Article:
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Response to 3catwoman3 (Original post)

Tue Feb 13, 2018, 09:17 AM

50. Fine post, thank you. "loss of my brother almost negates my early childhood"

I never had a sister or brother growing up, so what happened to you is a new thought to me. My husband is also an only child. Although that didn't cause losses we could feel, we both specifically wanted to give our children each other and never considered having only one.

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Response to 3catwoman3 (Original post)

Tue Feb 13, 2018, 09:27 AM

51. What a Moving Story


You told it beautifully and I'm glad you posted it. RIP, Tom.

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Response to 3catwoman3 (Original post)

Tue Feb 13, 2018, 10:15 AM

52. hugs to you.... you're not alone

I lost a brother in 1985...he was 13, I was 16...he was hiking with his church group and fell off a cliff...

Loss like that is hard at any age for sure...

Ty for sharing your story, my thoughts are with you

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Response to 3catwoman3 (Original post)

Tue Feb 13, 2018, 01:01 PM

53. Thanks for sharing

My very long time friend just lost her baby brother to an accident, and it has hit her harder than the death of her older brother, her mom and her dad. She is pretty sure her grief will last forever. She too will miss him forever

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Response to 3catwoman3 (Original post)

Tue Feb 13, 2018, 03:22 PM

55. I'm very sorry to hear of the loss of your brother

The years keep speeding by but our love and loyalty never falters.

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Response to 3catwoman3 (Original post)

Tue Feb 13, 2018, 04:19 PM

56. Thank you.

My heart is with you. I'm welling up a little as I type. One of my brothers passed away two days before his 53rd birthday.

I was stunned when I heard the news because he wasn't the oldest. I kept repeating his name as a question, expecting my other brother who called to tell me to say, "No, I meant Dad." (They had the same name and my father was suffering with Alzheimer's, so that would not have been such a shock.)

Days later, at the funeral home, I and the same older brother who called with the news were sharing a quiet moment. My brother was talking about things in that way when you need to sort them through. At one point he said, "I lost a brother and a job in the same week."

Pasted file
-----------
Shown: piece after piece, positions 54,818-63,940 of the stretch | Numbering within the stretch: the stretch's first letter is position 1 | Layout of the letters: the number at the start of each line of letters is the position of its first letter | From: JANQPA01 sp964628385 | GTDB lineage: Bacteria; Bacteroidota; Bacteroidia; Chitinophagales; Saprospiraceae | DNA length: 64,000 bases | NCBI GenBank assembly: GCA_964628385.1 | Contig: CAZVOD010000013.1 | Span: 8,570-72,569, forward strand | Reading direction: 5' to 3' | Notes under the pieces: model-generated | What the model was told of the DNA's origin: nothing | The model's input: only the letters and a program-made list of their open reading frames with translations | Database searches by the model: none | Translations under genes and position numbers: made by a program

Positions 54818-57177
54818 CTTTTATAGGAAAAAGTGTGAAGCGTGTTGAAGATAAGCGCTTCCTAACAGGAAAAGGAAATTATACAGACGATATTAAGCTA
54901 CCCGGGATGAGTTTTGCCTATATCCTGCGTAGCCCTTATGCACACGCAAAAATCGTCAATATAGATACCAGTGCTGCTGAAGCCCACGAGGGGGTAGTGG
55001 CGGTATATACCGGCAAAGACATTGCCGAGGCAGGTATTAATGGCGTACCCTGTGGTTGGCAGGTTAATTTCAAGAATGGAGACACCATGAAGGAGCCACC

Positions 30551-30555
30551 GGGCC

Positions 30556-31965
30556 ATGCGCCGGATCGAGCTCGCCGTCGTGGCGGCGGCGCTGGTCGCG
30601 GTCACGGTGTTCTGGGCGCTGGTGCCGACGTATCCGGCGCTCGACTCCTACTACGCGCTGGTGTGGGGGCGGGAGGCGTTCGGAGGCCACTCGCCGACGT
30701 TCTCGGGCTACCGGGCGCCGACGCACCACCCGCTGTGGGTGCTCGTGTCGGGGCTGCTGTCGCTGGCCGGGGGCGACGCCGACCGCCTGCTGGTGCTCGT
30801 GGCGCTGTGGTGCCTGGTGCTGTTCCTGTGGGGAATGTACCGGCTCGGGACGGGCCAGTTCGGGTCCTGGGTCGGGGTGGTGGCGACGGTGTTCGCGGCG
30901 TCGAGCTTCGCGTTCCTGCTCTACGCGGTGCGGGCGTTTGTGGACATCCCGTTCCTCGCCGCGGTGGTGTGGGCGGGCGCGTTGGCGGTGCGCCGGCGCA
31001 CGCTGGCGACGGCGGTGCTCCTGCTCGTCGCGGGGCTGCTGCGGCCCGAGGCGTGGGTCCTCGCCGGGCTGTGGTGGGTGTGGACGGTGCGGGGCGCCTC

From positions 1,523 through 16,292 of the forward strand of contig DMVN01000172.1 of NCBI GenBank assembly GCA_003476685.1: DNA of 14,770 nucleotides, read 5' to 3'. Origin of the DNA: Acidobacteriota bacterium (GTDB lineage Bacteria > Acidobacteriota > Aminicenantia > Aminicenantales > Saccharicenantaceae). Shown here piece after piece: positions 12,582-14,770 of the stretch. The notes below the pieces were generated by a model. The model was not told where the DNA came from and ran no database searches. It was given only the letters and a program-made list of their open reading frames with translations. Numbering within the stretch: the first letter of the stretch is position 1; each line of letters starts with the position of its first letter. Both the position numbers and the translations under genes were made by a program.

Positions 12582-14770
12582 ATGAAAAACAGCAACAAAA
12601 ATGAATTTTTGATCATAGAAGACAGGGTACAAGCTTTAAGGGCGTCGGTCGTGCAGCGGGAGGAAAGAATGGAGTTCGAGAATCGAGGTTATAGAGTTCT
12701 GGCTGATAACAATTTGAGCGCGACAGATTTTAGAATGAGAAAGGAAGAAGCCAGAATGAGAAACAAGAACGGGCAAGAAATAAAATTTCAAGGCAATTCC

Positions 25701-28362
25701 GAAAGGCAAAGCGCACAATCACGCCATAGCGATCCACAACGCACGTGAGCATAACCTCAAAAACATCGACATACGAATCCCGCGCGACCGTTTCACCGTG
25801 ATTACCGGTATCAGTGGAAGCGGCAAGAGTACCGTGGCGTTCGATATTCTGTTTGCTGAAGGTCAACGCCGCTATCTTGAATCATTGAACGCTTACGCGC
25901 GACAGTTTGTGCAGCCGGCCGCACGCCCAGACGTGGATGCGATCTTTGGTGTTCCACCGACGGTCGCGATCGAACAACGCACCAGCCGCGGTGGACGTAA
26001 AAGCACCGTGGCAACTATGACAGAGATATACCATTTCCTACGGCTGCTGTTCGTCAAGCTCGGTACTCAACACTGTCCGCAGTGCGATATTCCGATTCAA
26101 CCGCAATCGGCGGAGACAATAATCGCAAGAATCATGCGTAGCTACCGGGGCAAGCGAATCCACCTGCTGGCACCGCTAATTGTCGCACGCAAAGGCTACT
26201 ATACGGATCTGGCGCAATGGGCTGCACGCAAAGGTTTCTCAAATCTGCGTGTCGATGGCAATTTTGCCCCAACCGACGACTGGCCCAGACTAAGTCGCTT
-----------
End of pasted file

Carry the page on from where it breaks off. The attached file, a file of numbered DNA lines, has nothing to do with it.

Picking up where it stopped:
Hearing those words from him, "I lost a brother", really struck me. I realized that our brother's death effected him in a different way. As the only girl, I imagine that the lost of a sister would have touched me differently than it would have the boys in the family.

This is not to diminish your particular lost, 3catwoman3. As you pointed out, you and you brother only had each other to play out the sibling experience of sharing, fighting, having fun, and complaining about your parents.

I have often joked that the worst part about being an only child must be not having someone to complain about your parents with.

To those who point out adult sibling estrangments, my heart is heavy with your feelings as well. There were five of us. The four boys and then me--the youngest and long awaited girl. I could do an entire thesis on gender issues here, but that's not my point right now.

We were definitely dysfunctional in that we were the family that the neighbors called the cops on. Sadly, unlike some siblings in troubled homes, we didn't bond to support each other.

The one brother, the third boy, is gone. The oldest brother is a user/sociopath. The remaining two brothers are estranged and non-communicado. Each one has some legitmate points, and -- as it always is in these situations-- each one believes that the other is the problem.

Reading the OP with its tender reverence for a shared childhood, it breaks my heart anew that my brothers don't have each other.

Sometimes I think that I would give anything to see them healed, both in themselves and in their relationship.

You are healed, 3catwoman3, because there is beauty and respect in your loss. You will ache from time to time, and you can feel the scar tissue on your soul. But, essentially, you are whole, because your brother is there in your heart. A part of him lives on in you. He would rather have that, than knowing that a part of you had died with him.